Gold extended its downhill slide in electronic trading Friday, a day after the precious metal took a more than 2% beating on concerns about the U.S. monetary-policy outlook.
Gold for December delivery GCZ3 -0.83% fell $13.90, or 1%, to $1,317.30 an ounce in Globex trade, after closing out Thursday’s Comex trade with a loss of 2.4%, or more than $33 an ounce.
December silver SIZ3 -0.92% — which had tumbled 4.4% in New York — furthered its decline by 23 cents, for a 1% drop to $21.92 an ounce.
Analysts said stronger-than-expected U.S. jobless-claims data out early Thursday had increased the odds the Federal Reserve would begin trimming its monetary stimulus at next week’s meeting, an action that would be considered bearish for gold.
They also cited reduced expectations for a U.S. strike on Syria as dampening safe-haven demand, as well as technical factors.
“The bottom fell out after silver completed a descending triangle, and gold broke a trend support line,” wrote CMC Markets senior analyst Colin Cieszynski.
“Outflows from defensive havens appears to be the main culprit … While this may be partly due to the unwinding of Syria trades, that can’t be the only reason, as energy commodities rebounded,” he said of Thursday’s heavy selling in gold and silver, even as oil prices rose.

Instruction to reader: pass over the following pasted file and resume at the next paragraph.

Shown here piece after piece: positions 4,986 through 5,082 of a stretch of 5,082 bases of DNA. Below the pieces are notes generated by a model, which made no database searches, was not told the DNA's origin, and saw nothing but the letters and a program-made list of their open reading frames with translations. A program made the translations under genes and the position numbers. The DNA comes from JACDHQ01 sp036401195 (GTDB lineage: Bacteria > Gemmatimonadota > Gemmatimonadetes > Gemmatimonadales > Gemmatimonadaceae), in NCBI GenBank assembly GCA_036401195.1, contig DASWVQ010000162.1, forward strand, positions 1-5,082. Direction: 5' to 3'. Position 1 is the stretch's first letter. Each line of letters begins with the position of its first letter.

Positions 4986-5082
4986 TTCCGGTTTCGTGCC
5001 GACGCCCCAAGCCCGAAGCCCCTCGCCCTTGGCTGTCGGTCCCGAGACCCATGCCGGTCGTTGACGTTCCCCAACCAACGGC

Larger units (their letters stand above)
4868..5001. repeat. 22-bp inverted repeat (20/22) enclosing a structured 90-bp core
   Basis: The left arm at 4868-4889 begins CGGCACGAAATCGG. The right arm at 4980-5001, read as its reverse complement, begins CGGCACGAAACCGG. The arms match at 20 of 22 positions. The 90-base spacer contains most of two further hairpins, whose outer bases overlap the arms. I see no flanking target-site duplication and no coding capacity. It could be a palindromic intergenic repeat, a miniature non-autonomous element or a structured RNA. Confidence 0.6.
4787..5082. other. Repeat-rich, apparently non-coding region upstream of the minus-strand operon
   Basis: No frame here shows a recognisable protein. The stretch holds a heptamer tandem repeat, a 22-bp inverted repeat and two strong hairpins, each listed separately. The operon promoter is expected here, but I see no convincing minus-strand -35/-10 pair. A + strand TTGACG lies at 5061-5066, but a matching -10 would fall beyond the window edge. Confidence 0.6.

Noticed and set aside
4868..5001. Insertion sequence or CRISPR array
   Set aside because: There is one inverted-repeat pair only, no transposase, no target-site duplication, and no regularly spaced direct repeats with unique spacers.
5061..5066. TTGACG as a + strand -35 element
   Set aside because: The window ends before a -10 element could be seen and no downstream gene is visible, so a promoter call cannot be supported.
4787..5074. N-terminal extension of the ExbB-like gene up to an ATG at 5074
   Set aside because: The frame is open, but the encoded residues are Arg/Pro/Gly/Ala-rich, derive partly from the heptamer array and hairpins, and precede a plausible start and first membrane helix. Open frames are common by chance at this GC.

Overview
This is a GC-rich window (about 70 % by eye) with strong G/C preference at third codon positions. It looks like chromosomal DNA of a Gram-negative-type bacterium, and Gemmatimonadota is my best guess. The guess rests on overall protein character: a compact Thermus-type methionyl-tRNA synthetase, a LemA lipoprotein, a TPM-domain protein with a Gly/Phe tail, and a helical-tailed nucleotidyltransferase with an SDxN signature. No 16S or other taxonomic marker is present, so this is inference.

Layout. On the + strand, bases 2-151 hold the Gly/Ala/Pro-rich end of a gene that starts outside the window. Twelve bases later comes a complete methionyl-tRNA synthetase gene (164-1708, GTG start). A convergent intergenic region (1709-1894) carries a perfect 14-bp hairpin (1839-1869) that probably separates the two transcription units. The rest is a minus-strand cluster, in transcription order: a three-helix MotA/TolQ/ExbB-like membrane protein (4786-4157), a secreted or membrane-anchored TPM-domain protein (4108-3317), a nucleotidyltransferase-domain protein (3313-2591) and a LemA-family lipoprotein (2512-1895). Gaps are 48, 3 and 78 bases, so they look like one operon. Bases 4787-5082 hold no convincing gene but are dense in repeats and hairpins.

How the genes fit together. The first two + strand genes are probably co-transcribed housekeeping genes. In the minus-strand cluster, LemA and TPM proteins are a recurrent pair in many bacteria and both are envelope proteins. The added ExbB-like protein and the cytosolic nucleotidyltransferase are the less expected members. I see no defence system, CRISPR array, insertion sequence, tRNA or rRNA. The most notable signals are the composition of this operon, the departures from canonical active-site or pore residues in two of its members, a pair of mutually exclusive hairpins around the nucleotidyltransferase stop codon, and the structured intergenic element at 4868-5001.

The further losses on Friday got help from rising U.S. dollar, with the ICE dollar index DXY -0.06% , jumping to 81.716, up from 81.513 late Thursday in North America.
A stronger U.S. unit makes dollar-denominated commodities such as gold more expensive for holders of other currencies, often hurting demand.
Yet in the face of gold’s recent weakness, some market analysts saw upside ahead. HSBC, for instance, hiked its 2013 average gold-price forecast on Thursday, according to research reported by Kitco.
HSBC said it saw this year’s average price at $1,446 an ounce, up $50 from its previous forecast, though it left its 2014 projection at $1,435.
The bank cited physical buying of the metal for the forecast hike, with investment demand fading as fears of imminent inflation diminish.
“With investment demand no longer determining gold prices, we believe the price is now being driven by physical demand for jewelry, coins, and bars from China, in particular. Indeed, we would argue that physical demand trends will be key to gold prices in 2013 and 2014,” Kitco quoted the HSBC analysts as saying.
Earlier this week, DoubleLine Capital’s Chief Executive Jeff Gundlach offered a guarded endorsement of gold, now that it had “lost its safe-haven status.”
“It was kind of over-believed. Now, I kind of like gold. It’s definitely very non-correlated to other assets you may have in your portfolio, and it does seem sort of cheap,” Gundlach said.
In other metals-futures trading Friday, December copper HGZ3 -0.14% held steady at $3.21 a pound, while October platinum PLV3 +0.02% fell $3.90, or 0.3%, to $1,438.80 an ounce.
December palladium PAZ3 +0.97% fell 65 cents to $692.15 an ounce.